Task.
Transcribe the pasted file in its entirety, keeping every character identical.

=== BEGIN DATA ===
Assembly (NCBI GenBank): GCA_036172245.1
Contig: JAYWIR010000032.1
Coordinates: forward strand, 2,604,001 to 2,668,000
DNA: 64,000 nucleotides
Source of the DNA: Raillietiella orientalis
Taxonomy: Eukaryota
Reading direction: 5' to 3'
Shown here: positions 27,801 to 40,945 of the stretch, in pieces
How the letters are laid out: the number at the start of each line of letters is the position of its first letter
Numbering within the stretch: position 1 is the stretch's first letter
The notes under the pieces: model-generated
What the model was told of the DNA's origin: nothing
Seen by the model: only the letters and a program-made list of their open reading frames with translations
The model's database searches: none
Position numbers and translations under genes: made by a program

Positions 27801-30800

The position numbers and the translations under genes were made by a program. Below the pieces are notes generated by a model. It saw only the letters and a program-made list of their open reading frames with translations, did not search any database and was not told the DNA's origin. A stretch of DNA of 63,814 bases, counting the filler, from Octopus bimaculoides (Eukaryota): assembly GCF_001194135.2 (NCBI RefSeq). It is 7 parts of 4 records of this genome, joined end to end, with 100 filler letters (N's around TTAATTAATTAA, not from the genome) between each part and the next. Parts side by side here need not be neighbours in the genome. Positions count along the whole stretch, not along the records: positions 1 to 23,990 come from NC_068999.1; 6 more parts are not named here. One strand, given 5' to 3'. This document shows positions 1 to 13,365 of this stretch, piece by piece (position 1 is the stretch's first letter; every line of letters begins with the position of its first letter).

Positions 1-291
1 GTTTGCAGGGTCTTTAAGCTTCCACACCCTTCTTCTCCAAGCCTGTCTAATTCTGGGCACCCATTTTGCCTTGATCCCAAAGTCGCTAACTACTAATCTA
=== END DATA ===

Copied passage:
Assembly (NCBI GenBank): GCA_036172245.1
Contig: JAYWIR010000032.1
Coordinates: forward strand, 2,604,001 to 2,668,000
DNA: 64,000 nucleotides
Source of the DNA: Raillietiella orientalis
Taxonomy: Eukaryota
Reading direction: 5' to 3'
Shown here: positions 27,801 to 40,945 of the stretch, in pieces
How the letters are laid out: the number at the start of each line of letters is the position of its first letter
Numbering within the stretch: position 1 is the stretch's first letter
The notes under the pieces: model-generated
What the model was told of the DNA's origin: nothing
Seen by the model: only the letters and a program-made list of their open reading frames with translations
The model's database searches: none
Position numbers and translations under genes: made by a program

Positions 27801-30800

The position numbers and the translations under genes were made by a program. Below the pieces are notes generated by a model. It saw only the letters and a program-made list of their open reading frames with translations, did not search any database and was not told the DNA's origin. A stretch of DNA of 63,814 bases, counting the filler, from Octopus bimaculoides (Eukaryota): assembly GCF_001194135.2 (NCBI RefSeq). It is 7 parts of 4 records of this genome, joined end to end, with 100 filler letters (N's around TTAATTAATTAA, not from the genome) between each part and the next. Parts side by side here need not be neighbours in the genome. Positions count along the whole stretch, not along the records: positions 1 to 23,990 come from NC_068999.1; 6 more parts are not named here. One strand, given 5' to 3'. This document shows positions 1 to 13,365 of this stretch, piece by piece (position 1 is the stretch's first letter; every line of letters begins with the position of its first letter).

Positions 1-291
1 GTTTGCAGGGTCTTTAAGCTTCCACACCCTTCTTCTCCAAGCCTGTCTAATTCTGGGCACCCATTTTGCCTTGATCCCAAAGTCGCTAACTACTAATCTA